Most days, being a feminist makes me feel immensely proud. Some days, it drives me to despair for the state of humanity. Other days, it makes me want dance around the house to Beyoncé with wild, braless abandon.
On all days, however, I am a feminist. In my humble opinion, one doesn’t simply choose to believe in the equality of the genders on Mondays, Wednesdays and Fridays, but not Tuesdays, Thursdays and weekends. You cannot be more of a feminist on some days than on others. Feminism is constant. You are either a feminist, or you’re not.
It may seem like a strange distinction to make, but 2016 has been full of odd occurrences. We’ve gone from having a Minister for Women who was resolutely not a feminist, to one who is a feminist “most days”. We’ve seen Hillary Clinton become the first woman to win the nomination of a major party to become the President of the United States, only to be beaten by a man who bragged about grabbing women “by the pussy”. We’ve laughed, we’ve cried, we’ve celebrated and we’ve raged, but most of all, we’ve been reminded, somewhat forcefully, that the fight is far from over.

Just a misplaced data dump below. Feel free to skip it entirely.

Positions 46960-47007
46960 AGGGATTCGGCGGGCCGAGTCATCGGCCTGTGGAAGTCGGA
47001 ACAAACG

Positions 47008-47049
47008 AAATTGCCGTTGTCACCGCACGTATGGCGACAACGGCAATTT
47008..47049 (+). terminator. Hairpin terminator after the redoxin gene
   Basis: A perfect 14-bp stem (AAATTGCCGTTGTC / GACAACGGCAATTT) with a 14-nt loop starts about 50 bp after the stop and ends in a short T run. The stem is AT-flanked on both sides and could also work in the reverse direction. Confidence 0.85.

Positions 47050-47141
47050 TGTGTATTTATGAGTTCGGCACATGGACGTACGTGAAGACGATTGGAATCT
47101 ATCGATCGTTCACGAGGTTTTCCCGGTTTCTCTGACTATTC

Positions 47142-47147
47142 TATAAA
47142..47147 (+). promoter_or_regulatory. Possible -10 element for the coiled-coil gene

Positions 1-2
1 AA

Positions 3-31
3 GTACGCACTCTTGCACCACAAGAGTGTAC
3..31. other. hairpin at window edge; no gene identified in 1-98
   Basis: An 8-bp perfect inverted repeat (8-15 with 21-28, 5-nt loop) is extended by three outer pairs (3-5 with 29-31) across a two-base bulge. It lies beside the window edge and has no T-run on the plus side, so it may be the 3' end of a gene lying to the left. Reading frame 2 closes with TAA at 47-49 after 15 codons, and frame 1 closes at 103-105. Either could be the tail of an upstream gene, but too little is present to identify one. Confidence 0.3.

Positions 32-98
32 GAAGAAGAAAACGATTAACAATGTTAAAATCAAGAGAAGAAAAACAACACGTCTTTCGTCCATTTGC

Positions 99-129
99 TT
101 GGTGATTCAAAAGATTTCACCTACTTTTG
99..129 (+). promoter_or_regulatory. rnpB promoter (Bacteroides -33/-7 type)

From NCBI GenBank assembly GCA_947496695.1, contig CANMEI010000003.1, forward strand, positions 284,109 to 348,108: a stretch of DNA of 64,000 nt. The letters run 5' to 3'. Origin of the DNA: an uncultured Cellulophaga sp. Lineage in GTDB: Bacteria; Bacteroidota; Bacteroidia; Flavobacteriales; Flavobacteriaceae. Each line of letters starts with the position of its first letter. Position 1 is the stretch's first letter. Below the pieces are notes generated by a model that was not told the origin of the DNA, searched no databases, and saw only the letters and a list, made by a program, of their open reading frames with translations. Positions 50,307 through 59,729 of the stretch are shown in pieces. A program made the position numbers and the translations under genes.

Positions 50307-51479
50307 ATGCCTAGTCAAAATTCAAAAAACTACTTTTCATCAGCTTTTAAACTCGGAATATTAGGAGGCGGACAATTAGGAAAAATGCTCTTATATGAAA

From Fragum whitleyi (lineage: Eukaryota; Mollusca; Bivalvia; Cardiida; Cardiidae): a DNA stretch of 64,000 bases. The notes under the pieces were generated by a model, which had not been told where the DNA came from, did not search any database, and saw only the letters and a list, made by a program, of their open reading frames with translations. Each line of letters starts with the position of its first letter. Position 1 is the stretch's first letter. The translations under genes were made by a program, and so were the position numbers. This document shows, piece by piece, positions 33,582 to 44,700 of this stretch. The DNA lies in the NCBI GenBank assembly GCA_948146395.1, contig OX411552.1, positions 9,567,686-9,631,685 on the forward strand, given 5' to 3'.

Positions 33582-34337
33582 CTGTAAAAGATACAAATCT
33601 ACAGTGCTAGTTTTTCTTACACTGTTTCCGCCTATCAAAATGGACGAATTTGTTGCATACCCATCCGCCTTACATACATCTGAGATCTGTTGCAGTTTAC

It’s hard to know where to begin, or how to make sense of it all. So first, let’s take a look at the highlights (and the lowlights) of 2016:
March 7: Season two of The Bachelor premieres.
March 30: Stanford student Brock Turner is found guilty of three felonies.
April 10: Henderson High School finds itself in the national news as students speak to the media about comments made by Deputy Principal Cherith Telford about the length of students’ skirts. Telford allegedly told female students that their skirts needed to be lowered to knee length to, “stop boys from getting ideas and create a good work environment for male staff.”
May 11: George FM makes headlines again when Thane Kirby asks Naz from The Bachelor a series of disgusting questions while the camera person filming the interview zooms in on her breasts.
June 3: Buzzfeed publishes the powerful letter of ‘Emily Doe’, the survivor of a sexual assault case involving Stanford student Brock Turner after Turner is sentenced to a mere 6-months in county jail.